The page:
On the morning of October 23, thirteen boats and twenty-six fishermen departed Taiji to hunt for dolphins. Rough weather forced the boats to return. Because the rough weather was also a hindrance on the 24th and the 25th, the dolphins were spared the cruelty of the fishermen until October 26.
On the morning of the 26th of October, the same 13 boats departed and returned two hours later driving approximately 50 bottlenose dolphins, including numerous mothers with new born calves, into the bay. The fishermen set up their nets across a small lagoon where the defenseless dolphins were driven. The dolphins desperately tried to escape, struggling unsuccessfully for the rest of the day until the dolphin killers returned.
Guards were stationed to keep potential dolphin protectors from approaching or photographing the animals. All around the lagoon signs were posted in English saying "Keep Out." and "No Photography."
On the morning of the 27th, fishermen arrived along with about 20 dolphin trainers from the Taiji Whale museum, the World Dolphin Resort and Dolphin Base. They proudly sported the logos of these establishments on their wetsuits. Their job was to select a few dolphins for public display and "swim with" programs and then to assist the fishermen in massacring the unselected animals.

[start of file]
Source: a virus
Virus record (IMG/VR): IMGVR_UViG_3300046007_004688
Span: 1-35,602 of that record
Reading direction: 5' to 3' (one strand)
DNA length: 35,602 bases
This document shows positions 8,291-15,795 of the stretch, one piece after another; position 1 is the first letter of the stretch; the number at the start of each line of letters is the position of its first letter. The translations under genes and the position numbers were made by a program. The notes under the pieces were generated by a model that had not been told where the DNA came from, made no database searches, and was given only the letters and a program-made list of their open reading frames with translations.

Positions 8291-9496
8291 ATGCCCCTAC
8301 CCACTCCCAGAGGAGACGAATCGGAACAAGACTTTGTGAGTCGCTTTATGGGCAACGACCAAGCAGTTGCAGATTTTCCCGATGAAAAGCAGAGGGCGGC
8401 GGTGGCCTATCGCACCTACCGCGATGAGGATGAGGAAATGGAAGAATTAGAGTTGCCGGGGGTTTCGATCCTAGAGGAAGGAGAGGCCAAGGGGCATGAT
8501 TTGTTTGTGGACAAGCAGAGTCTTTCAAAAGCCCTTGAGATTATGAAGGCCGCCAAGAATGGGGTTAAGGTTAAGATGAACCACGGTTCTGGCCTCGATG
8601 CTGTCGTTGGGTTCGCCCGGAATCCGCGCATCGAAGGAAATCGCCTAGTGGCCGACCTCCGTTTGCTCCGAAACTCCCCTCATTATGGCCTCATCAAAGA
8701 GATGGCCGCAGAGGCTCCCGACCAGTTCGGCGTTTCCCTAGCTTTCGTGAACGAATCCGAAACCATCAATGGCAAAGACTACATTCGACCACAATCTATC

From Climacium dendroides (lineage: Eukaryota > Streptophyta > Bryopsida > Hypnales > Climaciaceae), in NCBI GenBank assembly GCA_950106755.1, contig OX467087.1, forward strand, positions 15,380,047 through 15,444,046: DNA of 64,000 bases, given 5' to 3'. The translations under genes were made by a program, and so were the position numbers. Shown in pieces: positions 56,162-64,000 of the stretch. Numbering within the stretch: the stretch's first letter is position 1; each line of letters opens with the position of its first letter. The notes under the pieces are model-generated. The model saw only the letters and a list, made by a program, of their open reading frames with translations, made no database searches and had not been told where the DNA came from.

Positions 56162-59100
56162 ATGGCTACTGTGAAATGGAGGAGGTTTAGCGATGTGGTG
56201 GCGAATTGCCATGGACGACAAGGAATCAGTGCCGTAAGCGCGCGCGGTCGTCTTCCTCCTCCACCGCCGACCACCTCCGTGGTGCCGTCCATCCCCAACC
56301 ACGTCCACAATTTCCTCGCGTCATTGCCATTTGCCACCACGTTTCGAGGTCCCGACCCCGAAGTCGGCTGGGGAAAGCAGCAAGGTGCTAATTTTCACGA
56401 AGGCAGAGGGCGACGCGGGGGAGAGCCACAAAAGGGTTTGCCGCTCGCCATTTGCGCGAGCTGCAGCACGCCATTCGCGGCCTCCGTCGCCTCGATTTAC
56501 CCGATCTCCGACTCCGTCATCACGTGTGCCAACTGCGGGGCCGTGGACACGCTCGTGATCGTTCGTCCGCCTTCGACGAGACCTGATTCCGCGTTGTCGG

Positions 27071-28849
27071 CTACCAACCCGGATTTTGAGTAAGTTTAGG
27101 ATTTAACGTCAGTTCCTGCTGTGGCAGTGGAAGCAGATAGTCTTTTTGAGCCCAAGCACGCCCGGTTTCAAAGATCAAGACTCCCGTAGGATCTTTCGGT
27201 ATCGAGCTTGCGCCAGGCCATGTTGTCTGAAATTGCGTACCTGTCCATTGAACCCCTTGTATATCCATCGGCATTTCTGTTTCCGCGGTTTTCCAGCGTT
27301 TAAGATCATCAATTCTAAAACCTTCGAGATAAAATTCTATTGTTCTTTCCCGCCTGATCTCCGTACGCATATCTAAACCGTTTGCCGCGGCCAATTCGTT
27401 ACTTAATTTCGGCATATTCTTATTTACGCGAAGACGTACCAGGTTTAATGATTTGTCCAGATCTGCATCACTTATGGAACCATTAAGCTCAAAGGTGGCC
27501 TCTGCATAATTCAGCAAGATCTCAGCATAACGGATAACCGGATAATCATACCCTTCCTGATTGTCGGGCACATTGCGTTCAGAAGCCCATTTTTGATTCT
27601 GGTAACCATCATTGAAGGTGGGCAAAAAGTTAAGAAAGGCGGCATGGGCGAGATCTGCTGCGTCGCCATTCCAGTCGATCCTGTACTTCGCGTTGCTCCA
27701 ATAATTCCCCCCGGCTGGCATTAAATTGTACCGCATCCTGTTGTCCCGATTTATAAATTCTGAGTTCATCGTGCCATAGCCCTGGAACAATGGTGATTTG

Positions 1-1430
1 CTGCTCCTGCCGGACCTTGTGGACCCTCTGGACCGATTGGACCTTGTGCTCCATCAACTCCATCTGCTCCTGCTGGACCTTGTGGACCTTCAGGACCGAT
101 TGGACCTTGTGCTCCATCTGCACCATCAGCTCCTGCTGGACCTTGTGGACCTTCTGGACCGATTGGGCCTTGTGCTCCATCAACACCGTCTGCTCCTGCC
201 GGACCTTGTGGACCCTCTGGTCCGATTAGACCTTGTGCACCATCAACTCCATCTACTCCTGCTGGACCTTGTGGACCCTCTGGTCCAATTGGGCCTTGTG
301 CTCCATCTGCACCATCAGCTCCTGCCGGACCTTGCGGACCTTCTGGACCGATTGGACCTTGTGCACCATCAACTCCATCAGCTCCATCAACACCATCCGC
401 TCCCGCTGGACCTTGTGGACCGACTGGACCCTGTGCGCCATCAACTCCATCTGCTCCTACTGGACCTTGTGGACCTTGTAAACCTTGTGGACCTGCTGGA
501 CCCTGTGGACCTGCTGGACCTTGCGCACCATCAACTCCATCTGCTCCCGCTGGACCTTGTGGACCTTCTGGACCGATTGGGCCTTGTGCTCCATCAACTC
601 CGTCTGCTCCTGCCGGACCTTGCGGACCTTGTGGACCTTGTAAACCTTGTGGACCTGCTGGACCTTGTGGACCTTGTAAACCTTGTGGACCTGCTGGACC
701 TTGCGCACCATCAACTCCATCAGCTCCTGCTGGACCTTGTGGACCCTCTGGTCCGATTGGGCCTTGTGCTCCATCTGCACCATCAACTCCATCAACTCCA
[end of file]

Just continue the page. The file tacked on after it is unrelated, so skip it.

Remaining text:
The slaughter began out of sight of the public and cameras. The knives, spears and hooks began their systematic slashing, stabbing and poking, as the lagoon filled with the blood of the dolphins. All the while these defenseless animals strived valiantly to live, with their intestines hanging out, their flesh gaping and blood spewing from their blow-holes.
The Taiji terror had struck again. The perversely cruel fishermen of Taiji, with the full support of their government, have begun their miserable bloody work once more.
On the morning of October 28, the fishermen returned with 50 false killer whales and drove them into the same lagoon, which was still stained with the innocent blood of the dolphins slaughtered only the day before.
The Sea Shepherd Conservation Society is organizing an International Day of Protest, scheduled for November 19th, against the Japanese Dolphin slaughter.
In conjunction with the International Day of Protest, Sea Shepherd will also be releasing a PSA, narrated by actress Susan Sarandon, to help focus attention on the dolphin massacres.
The Sea Shepherd Conservation Society has a crew working on strategies to document the killing as well.
"This is a horrific tragedy," said Captain Paul Watson. "We must never surrender our efforts to oppose this slaughter. Our opposition is powerful and the fishermen are violent to anyone who attempts to expose their bloody perversion to the world. We cannot allow the Japanese to censor this killing. We need to bring more cameras to Taiji and that is why the Sea Shepherd Conservation Society is offering a $10,000 prize to the person or persons who capture the most graphic images of this Japanese obscenity."